We Make Bread from Wheat We Grow Ourselves

One Wisconsin family satisfies nostalgic desires by baking bread from wheat they grow themselves.

| July/August 1976

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    It may not be traditional, but pouring the grain from the roof separates the wheat from the chaff.
    MOTHER EARTH NEWS STAFF
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    Bread made from wheat grown in your own garden is the best bread you'll ever eat.
    PHOTOS: MOTHER EARTH NEWS STAFF

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Nearly everyone, it seems, now wants to recapture some of the joys and values of "the food old days". Here's how one Wisconsin family satisfies that desire.

I grew up on a 127-acre farm and, for that reason, the little 1/7-acre field next to our house sometimes seems pathetically small to me. Even though it is tiny, however, that plot of earth plays an important role in my family's life. For it's there that we (my husband, myself, and our three children) raise our year's supply of wheat!

The ritual begins at the end of each summer when we haul buckets and barrow loads of manure from the neighboring cow pasture to our mini-field. Along with some old hen house bedding (generously donated by a nearby chicken farmer), we spread the fertilizer on the ground . . . and then wait eight or nine months for the rich nutrients to percolate down into the soil. By the following May, we're ready to sow wheat.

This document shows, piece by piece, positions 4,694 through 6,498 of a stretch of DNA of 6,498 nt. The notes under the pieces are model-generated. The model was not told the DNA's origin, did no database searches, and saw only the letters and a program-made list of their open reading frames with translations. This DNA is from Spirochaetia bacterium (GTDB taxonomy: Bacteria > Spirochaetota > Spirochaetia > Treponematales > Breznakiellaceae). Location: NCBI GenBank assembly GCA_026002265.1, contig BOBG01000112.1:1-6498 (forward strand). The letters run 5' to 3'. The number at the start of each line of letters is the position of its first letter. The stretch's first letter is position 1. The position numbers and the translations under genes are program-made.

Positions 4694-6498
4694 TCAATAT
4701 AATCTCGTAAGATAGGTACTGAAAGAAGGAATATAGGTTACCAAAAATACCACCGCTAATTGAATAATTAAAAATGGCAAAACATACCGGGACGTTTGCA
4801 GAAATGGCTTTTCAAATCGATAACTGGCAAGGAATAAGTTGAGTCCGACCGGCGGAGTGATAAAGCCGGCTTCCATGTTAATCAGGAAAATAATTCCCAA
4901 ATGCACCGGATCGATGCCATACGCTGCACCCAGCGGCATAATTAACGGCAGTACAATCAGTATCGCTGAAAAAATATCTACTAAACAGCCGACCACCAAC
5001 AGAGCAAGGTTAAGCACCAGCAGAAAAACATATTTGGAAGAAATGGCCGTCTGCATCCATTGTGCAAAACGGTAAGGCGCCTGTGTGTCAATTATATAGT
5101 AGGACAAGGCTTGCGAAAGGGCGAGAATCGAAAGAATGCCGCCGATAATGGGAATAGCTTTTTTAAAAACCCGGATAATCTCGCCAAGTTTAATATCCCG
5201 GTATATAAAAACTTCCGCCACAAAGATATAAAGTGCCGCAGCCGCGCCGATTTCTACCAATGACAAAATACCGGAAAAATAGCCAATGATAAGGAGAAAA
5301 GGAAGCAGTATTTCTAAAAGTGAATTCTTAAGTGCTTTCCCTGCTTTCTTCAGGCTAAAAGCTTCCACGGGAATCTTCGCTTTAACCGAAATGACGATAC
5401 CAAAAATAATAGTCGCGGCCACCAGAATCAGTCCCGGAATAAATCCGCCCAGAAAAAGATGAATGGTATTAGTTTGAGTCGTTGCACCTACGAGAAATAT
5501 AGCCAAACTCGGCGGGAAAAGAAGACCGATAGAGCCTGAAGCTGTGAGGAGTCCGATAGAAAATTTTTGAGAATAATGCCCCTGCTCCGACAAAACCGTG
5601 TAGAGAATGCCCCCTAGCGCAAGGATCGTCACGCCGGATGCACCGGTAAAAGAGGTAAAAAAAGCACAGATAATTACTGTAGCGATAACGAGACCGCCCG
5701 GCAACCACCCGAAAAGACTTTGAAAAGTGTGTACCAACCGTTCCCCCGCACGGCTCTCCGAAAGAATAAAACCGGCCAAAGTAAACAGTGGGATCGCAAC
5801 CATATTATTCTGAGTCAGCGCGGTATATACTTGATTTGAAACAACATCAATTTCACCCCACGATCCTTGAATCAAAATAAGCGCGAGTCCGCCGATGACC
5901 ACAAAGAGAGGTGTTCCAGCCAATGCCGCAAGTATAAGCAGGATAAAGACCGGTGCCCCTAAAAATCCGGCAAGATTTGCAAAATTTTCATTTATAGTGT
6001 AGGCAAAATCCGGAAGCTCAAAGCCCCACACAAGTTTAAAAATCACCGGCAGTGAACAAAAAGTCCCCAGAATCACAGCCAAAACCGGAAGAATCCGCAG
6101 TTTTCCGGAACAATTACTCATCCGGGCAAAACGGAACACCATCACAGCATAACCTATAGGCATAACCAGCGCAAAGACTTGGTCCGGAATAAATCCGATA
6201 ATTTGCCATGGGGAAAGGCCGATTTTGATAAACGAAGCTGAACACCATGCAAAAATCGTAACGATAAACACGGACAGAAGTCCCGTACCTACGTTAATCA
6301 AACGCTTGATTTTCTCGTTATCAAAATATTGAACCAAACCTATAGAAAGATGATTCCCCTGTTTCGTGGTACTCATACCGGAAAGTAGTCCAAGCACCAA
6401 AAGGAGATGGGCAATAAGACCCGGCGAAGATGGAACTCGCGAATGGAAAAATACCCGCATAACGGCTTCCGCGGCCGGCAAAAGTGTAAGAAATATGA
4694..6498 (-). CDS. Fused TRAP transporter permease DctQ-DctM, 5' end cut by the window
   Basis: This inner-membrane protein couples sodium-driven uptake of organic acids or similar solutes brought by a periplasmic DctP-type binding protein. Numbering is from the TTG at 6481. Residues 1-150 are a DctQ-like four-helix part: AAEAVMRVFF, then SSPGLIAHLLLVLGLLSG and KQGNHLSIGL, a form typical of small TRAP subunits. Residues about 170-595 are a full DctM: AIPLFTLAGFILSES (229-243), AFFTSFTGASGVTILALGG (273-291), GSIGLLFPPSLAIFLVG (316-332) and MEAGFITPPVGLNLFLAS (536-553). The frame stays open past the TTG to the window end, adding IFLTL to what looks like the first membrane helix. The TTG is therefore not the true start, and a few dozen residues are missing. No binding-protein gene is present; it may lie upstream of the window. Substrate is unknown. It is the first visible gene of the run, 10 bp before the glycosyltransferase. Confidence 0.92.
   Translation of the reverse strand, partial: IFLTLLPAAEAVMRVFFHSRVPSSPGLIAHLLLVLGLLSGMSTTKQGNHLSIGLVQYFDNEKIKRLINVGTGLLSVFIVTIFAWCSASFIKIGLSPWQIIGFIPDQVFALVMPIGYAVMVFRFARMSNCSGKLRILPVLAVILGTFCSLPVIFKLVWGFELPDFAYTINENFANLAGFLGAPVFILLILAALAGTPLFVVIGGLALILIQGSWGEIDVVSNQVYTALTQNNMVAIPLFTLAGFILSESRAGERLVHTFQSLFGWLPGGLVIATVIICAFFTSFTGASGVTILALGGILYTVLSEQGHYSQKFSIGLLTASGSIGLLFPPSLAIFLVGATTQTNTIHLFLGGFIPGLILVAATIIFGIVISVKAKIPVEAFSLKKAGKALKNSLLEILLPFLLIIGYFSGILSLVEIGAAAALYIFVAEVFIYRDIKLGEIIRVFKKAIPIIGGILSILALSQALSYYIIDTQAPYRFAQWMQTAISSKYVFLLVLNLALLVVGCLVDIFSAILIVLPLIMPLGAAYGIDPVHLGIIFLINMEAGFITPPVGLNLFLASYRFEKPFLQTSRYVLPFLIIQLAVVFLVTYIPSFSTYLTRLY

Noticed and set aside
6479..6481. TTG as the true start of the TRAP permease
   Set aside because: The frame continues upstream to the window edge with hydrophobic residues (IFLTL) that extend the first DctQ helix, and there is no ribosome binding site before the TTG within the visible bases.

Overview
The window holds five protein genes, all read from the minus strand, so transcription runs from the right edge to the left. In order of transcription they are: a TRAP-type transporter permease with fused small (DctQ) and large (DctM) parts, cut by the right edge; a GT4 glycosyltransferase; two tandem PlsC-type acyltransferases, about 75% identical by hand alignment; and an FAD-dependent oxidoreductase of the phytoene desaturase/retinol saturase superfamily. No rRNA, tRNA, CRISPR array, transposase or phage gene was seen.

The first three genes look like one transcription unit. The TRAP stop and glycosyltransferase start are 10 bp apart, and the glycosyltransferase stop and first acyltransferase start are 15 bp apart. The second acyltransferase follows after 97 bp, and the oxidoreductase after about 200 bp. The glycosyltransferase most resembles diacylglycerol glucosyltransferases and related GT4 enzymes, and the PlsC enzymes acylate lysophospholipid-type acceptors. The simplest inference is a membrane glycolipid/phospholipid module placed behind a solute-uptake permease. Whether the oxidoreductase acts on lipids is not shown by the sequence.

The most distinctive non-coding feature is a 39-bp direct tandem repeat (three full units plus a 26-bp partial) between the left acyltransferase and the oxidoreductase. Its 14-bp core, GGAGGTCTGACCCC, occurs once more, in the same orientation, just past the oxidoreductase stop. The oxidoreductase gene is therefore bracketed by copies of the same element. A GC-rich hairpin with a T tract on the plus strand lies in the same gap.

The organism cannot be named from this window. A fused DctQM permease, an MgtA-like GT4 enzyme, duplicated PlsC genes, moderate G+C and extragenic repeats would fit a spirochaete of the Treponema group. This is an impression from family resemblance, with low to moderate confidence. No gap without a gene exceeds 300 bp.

The first time we planted, we did it by hand . . . which meant throwing out big, sweeping fistfuls of grain (and trying afterwards—with little success—to even up the seeds' distribution with a rake). Since then, we've mechanized. Now-with the aid of a wooden, hand-operated broadcaster—one of us can simply walk back and forth across the field and (by turning a crank) scatter seeds evenly on its surface.



And that's the signal for the beginning of a race between us and the birds: We must cover the little grains of wheat before the feathered robbers can eat them! (To speed this part of the job we do use a rototiller but, no matter how mechanized we get, we'll never resort to chemical fertilizers, pesticides, or herbicides.)

Next comes the hard part. The three months of waiting . . . and waiting. We cast an expectant eye at the field each time we walk by on the way to the mailbox or the school bus. We peer at that seemingly lifeless soil. We squint and we stare at that dirt. And then—at last—the Big Day arrives when one of us announces, "The wheat is up!"






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